Treatment taken or taking by disabled persons who are illiterate, educated up to middle, secondary and above educated principal earners in rural households are 71, 78 and 84 percent respectively compared to 80, 85 and 88 percent respectively of disabled persons going for treatment who were principal earners in urban households. Disabled persons belonging to the richest MPCE quintiles having taken treatment or taking is highest compared to other MPCE quintiles, irrespective of the rural-urban differentials. As expected, among the severely and moderately disabled persons, treatment taken or taking for disability is highest compared to persons with mild disability, irrespective of place of residence.
The results gain importance when treatment seeking behaviour is considered by types of disability. Treatment taken or taking for disability in rural areas among mental, visual, hearing, speech and locomotor disabled persons are 77, 73, 63, 63 and 83 percent respectively compared to urban areas where the corresponding figures are 86, 83, 73, 76 and 90 percent respectively. The treatment seeking behaviour of disabled persons shows wider differential according to different background characteristics in the rural areas, whereas the differential is marginal among urban disabled persons. The plausible reason may be that development has a better effect in urban areas with advanced health care facilities, better treatment and other medical facilities than in rural areas. So, the background characteristics of disabled persons are not playing an influential role in treatment seeking behaviour in urban areas as in rural areas.
Factors Associated with Treatment Seeking Behaviour: Results of Multilevel Analysis
The factors influencing the treatment seeking behaviour of disabled persons has been analyzed using multilevel logistic regression analysis considering different modeling strategies. Model-I (individual level) includes variables such as sex, place of residence, age, caste, marital status, extent of disability and types of disability. Model-II (household level) was designed to explore the household level impact through educational status of the principal earner in the household and household MPCE quintiles (proxy for economic status). The population served per doctor and population served per hospital were added in model-III to know the state level influence on treatment seeking behaviour of disabled persons. Table 2 displays the parameter estimates of these models, for treatment seeking behaviour of disabled persons. For each model, coefficient of covariates in the logistic model is provided and the corresponding standard error is shown in parenthesis. The exponentiation of the estimated parameters of a correlate yields odds of treatment taken or taking by disabled persons associated with the particular category relative to the reference category, while the rest of the covariates are controlled. In order to check the goodness of the model fitted, a summary statistic is included in the form of -2log likelihood. Model-III is the best fit model, which can be seen through its -2log likelihood value.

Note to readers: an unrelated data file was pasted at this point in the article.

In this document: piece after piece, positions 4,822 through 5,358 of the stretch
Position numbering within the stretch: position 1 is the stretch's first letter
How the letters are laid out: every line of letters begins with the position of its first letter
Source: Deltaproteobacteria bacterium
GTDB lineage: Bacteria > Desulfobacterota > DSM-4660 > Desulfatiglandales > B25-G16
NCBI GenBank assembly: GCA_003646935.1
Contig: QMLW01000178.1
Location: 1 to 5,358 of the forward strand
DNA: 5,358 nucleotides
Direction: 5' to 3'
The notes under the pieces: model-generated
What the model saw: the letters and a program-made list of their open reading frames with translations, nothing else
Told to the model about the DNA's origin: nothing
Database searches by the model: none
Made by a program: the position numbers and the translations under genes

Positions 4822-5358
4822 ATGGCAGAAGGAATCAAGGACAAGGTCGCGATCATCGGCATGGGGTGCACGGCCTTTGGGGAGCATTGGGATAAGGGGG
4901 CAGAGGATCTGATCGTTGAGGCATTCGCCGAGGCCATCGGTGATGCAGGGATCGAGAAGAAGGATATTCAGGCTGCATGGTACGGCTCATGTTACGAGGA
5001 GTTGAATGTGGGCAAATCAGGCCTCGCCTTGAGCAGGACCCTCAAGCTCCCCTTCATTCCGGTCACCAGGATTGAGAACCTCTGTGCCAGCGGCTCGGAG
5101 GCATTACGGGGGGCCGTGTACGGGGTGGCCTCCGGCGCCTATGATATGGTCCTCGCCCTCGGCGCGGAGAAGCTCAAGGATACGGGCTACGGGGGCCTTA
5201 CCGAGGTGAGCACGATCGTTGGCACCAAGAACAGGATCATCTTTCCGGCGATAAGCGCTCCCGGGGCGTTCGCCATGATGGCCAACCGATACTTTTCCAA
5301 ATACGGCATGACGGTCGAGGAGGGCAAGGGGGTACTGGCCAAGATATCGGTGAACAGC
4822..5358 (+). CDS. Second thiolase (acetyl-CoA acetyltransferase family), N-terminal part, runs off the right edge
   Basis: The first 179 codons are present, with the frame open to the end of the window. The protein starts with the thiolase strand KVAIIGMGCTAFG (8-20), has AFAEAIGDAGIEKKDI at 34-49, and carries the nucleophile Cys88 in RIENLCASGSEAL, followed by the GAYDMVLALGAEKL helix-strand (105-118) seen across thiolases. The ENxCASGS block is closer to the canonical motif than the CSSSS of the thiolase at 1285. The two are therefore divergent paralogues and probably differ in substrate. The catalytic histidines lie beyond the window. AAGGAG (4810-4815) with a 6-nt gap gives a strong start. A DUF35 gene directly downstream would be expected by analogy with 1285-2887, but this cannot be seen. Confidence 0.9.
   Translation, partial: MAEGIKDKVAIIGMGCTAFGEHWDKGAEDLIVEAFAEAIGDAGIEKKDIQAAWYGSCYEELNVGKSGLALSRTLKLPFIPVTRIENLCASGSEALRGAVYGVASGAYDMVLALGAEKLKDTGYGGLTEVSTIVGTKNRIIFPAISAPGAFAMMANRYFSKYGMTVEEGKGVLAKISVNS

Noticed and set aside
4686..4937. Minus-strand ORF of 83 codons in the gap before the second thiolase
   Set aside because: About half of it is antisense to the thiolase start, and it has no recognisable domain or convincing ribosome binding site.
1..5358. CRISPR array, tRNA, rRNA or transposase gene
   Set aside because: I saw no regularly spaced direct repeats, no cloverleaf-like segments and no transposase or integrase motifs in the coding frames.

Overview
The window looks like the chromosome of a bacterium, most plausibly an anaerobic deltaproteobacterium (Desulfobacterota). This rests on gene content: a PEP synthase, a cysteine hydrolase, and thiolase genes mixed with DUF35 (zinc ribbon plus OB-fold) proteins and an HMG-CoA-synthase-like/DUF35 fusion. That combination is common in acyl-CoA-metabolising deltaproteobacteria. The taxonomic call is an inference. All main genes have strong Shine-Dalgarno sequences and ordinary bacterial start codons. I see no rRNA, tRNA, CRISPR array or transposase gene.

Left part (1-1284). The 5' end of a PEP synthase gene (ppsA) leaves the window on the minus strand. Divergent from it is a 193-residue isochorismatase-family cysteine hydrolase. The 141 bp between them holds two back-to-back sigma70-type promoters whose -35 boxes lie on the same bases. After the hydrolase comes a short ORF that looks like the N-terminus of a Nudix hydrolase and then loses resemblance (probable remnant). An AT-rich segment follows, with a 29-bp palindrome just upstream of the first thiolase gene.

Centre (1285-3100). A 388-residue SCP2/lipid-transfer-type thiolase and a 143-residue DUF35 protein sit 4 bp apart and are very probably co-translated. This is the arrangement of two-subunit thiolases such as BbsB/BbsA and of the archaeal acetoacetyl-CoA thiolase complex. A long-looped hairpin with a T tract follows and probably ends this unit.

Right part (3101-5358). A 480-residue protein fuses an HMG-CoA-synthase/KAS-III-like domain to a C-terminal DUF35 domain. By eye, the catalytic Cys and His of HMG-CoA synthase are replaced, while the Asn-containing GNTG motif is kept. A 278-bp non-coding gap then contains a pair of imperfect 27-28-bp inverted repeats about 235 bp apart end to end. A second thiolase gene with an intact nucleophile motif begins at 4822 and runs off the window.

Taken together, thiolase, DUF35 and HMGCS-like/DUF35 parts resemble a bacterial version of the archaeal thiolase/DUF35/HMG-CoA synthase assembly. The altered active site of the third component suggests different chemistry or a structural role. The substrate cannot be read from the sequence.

The results of model-III suggest that place of residence, caste, extent of disability, educational status of principal earner of household, and MPCE quintiles and persons served per doctor have a significant positive association with treatment seeking behaviour of disabled persons. Whereas background variables such as sex, age, marital status, types of disability and persons served per hospital have a significant negative association with the treatment status of disabled persons. It is quite surprising to see that population served per doctor has a positive association with treatment seeking behaviour of disabled persons. It may be possible that better health care facilities and medical care are more important than the doctors for the treatment of disabled. The odds of urban disabled who have taken or taking treatment is significantly 43 percent higher than the rural disabled persons. Whereas chances of female disabled persons seeking treatment is 13 percent less compared to male disabled persons. The odds of older disabled persons going for treatment are less in comparison to younger disabled persons. However disabled person's marital status is not significantly associated with treatment seeking behaviour. The results also show that the chances of widowed/divorced/separated disabled persons going for the treatment of disability is 15 percent less compared to the never married category and currently married disabled persons have 10 percent higher chances of treatment taking than the never married disabled.